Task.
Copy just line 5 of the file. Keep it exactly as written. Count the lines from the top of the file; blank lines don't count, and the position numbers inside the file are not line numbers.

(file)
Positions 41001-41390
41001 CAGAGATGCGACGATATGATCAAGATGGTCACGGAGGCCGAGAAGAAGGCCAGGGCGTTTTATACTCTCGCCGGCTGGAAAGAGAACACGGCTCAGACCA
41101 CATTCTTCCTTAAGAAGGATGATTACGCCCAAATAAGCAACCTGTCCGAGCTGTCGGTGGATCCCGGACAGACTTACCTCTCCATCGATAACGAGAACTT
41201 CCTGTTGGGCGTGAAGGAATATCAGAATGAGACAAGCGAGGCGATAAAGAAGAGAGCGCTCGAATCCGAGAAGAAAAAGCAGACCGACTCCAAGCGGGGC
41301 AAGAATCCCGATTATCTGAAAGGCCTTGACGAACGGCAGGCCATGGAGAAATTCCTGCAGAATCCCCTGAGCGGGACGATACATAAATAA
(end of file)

41301 AAGAATCCCGATTATCTGAAAGGCCTTGACGAACGGCAGGCCATGGAGAAATTCCTGCAGAATCCCCTGAGCGGGACGATACATAAATAA